Excerpted by permission of David Fickling Books, a division of Random House, Inc.
All rights reserved.
No part of this excerpt may be reproduced or reprinted without permission in writing from the publisher.

From AudioFile

Clive Mantle's talent lends the characters of the Deepwoods distinctive vocal interpretations. 
As the story of Twig (who thinks he's a wood troll) unfolds, the listener is taken on a journey that is familiar, although the twists of fantasy bring new perspective to the tasks of searching for one's identity, overcoming obstacles, and struggling with enemies.
Mantle's excellent and droll reading enhances the combination of description, humor, and wonderful characters.
Sky Pirates, Rot Suckers, and Gross Mother are only a few of the creatures Twig meets, and young listeners who love descriptions of disgusting events such as compost dunking will thoroughly enjoy Twig's mishaps.
L.H.
© AudioFile 2005, Portland, Maine-- Copyright © AudioFile, Portland, Maine

--This text refers to an out of print or unavailable edition of this title.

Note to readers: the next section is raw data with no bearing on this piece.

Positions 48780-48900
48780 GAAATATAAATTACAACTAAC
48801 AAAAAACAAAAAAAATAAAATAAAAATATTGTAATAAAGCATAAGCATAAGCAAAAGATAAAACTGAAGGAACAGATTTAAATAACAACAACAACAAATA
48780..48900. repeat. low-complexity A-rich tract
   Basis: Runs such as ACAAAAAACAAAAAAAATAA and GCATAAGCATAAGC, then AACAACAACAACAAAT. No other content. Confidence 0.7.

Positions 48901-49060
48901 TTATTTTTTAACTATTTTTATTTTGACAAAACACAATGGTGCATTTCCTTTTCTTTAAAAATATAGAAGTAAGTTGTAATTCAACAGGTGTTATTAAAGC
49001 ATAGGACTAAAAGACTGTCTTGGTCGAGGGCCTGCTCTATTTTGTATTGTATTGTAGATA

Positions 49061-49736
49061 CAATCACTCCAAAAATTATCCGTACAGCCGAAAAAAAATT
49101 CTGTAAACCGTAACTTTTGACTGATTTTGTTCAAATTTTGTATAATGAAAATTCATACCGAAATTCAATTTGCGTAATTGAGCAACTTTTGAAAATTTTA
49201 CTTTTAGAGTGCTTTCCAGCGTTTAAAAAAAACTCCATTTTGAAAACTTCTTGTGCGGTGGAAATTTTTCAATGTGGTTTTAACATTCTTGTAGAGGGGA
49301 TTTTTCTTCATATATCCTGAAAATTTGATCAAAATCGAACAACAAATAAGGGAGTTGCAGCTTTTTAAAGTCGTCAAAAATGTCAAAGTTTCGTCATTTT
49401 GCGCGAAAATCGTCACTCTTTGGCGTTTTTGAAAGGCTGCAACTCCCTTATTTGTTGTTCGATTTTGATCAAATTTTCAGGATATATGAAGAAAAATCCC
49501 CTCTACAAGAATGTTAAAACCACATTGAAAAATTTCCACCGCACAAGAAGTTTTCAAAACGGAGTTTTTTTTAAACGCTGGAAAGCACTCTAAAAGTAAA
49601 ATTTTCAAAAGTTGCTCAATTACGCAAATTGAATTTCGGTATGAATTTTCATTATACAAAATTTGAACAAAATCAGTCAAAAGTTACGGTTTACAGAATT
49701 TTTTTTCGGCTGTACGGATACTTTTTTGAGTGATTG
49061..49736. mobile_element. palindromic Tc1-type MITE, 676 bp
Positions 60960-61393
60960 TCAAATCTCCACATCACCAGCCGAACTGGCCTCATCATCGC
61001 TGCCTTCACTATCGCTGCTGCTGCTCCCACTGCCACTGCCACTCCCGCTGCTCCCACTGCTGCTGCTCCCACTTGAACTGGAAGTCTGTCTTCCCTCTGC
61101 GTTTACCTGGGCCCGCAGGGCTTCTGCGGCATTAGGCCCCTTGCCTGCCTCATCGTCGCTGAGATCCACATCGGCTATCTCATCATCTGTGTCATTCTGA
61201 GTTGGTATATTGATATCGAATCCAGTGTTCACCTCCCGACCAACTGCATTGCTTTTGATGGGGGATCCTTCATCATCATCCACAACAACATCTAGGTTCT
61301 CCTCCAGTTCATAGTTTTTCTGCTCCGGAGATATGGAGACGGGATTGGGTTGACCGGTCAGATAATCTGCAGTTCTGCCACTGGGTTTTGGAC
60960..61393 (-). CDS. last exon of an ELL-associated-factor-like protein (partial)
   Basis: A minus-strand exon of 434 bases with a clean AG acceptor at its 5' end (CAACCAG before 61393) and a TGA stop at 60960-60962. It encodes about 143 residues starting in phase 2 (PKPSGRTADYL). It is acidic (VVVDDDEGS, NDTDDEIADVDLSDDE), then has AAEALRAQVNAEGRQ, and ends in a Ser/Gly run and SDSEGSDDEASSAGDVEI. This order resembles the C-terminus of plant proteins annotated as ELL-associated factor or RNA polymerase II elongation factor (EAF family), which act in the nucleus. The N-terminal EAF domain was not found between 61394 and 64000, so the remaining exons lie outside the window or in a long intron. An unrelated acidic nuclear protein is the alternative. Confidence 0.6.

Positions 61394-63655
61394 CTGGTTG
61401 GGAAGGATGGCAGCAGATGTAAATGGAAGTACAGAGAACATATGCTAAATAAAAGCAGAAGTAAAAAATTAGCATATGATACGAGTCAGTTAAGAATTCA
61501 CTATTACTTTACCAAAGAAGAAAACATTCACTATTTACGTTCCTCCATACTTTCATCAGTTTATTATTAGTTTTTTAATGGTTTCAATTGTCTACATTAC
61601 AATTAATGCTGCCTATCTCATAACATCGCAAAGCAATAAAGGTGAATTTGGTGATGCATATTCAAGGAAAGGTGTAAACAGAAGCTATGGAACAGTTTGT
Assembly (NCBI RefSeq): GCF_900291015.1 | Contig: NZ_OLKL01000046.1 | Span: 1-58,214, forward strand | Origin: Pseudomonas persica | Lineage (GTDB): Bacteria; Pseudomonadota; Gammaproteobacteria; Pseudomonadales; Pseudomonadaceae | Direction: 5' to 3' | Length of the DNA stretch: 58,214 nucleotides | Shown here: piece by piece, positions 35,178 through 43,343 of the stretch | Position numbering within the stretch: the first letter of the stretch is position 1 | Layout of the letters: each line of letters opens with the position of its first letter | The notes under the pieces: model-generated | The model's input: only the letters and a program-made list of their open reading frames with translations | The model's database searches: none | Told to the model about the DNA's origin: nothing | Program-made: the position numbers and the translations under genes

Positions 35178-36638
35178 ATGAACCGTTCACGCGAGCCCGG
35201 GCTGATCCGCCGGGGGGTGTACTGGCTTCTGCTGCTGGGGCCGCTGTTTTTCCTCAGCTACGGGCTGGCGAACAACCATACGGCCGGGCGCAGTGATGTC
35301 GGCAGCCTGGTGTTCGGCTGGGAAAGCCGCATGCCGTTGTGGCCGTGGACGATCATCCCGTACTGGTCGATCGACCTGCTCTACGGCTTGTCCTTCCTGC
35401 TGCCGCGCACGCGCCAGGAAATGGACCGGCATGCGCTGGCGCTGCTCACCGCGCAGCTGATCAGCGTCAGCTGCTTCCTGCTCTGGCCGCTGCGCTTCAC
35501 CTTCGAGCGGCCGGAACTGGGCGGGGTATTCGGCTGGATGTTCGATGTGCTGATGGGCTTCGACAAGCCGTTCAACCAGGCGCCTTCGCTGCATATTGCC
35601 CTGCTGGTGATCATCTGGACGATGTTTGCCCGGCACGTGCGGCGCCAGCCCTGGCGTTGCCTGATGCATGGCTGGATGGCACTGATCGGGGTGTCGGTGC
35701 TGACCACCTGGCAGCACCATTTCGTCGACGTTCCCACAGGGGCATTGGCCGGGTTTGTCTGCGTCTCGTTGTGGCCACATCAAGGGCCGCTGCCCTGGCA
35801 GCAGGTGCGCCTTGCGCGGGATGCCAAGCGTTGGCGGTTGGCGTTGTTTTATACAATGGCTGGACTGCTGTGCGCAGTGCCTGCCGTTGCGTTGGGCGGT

Tags

Children's Books,Science Fiction & Fantasy,Fantasy & Magic,Action & Adventure,Literature & Fiction

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Comment List (Total:16)

  •     Love these books. If you're looking for some great reading in a fantasy style, then the Edge Chronicles books are for you! :) I don't like reading in general, you hand me a book, I'll maybe read a few pages of it and then I'll get bored with it. However, a friend handed me this very book awhile back and when I started reading, I couldn't stop. Finally after a few years, I decided I was gonna buy the first 3 in the series and then work from there. I absolutely love these books.

  •     we love these book series!! my son and I read these together and we both enjoyed them. great for the imagination.

  •     Kid to adult, this series is wonderful!